Available on: Subtext LP

Roly Porter’s music has always had a cosmic sense of scale. His solo debut Aftertime came as a shock to anyone used to his sub-heavy work as half of dubstep duo Vex’d. All but beatless, it conjured gigantic, intricately detailed spaces that seemed dystopian in the post-human sense of the word. Untethered from the grid, tracks dominated by tectonic fields of bass and highly wrought strings could only be partly ascribed to one genre or another. The influence of dub was endured from Porter’s club music days, but so did drone, science fiction soundtracks, and folk and classical musics.

His second album, Life Cycle Of a Massive Star, is even more ambitious, conceptually mapping a star’s life from birth to decay onto thirty-five minutes of immersive indefinable music. He uses the massiveness of his primary subject matter as a means to zoom in on very human concerns – fear, mortality, and individual insignificance, effecting the interaction between the minute and the cosmic with fantastic dynamic range. Near-inaudible electronic hums open the first track ‘Cloud’. They coalesce into a gritty swathe of particles that swirl and crumble, all movement and no direction. The rhythmic pulse comes not from a kick drum, but nervous thrumming beat. Strings and synths rise to improbable heights, then lapse, and lone bowed notes poke through the electronic fog as it looms and wanes.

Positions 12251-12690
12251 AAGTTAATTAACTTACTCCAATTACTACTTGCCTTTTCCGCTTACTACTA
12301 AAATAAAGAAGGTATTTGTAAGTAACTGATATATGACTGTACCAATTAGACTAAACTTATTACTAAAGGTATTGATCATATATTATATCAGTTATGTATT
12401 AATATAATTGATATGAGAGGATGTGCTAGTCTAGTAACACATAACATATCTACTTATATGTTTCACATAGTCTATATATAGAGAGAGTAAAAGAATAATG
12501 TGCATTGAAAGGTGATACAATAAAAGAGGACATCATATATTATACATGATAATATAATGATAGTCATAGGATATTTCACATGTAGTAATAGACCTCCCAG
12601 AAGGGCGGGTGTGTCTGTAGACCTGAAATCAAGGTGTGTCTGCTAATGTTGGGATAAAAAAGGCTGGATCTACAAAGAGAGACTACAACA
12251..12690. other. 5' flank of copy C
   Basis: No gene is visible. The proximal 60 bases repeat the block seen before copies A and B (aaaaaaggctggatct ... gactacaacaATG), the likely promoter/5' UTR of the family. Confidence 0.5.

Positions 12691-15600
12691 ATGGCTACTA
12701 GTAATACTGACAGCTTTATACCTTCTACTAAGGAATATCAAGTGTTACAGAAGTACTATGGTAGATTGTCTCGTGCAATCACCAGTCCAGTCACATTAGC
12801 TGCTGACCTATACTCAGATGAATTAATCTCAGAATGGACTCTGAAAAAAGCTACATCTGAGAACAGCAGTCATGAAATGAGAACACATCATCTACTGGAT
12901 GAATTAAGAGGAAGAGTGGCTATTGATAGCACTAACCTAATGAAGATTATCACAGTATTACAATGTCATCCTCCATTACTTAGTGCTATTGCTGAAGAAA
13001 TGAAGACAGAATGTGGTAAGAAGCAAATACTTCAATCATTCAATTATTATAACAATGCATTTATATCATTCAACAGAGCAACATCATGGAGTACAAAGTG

On ‘Gravity’, an ominous bass throb and fried electronics crescendo into a tower of sound. They recede, and drones pitched to aggressively high frequencies and the odd bleep splinter through. A string figure enters, at first high and isolated, then accompanied by deeper tones and, eventually, a smear of potent low end, reverberating in what seems like infinite space. ‘Sequence’ is also contemplative in the vein of Stars of the Lid, composed of shifting, airless drones that teem with micro-activity. ‘Birth’ starts more forcefully, with great blasts of initially infrequent noise that pick up momentum against a backdrop of sustained notes, from which majestic strings and muffled choral tones slowly emerge.  Again, that whirring rhythm enters, growing with the strings into a cacophony that Porter strips away to reveal the cold void beneath. Life Cycle closes with the monumental ‘Giant’. Dense, terrifying flares of noise slice through a bass pulse. Extreme volume and near-silence occur within milliseconds of one another. The effect is profoundly disorienting – not unlike, you imagine, being dropped into the eye of the apocalypse itself. Porter doesn’t just summon the epic scale of the cosmos; he uses it to tap into an awareness of mortality that cuts uncomfortably close to the bone.

4.5
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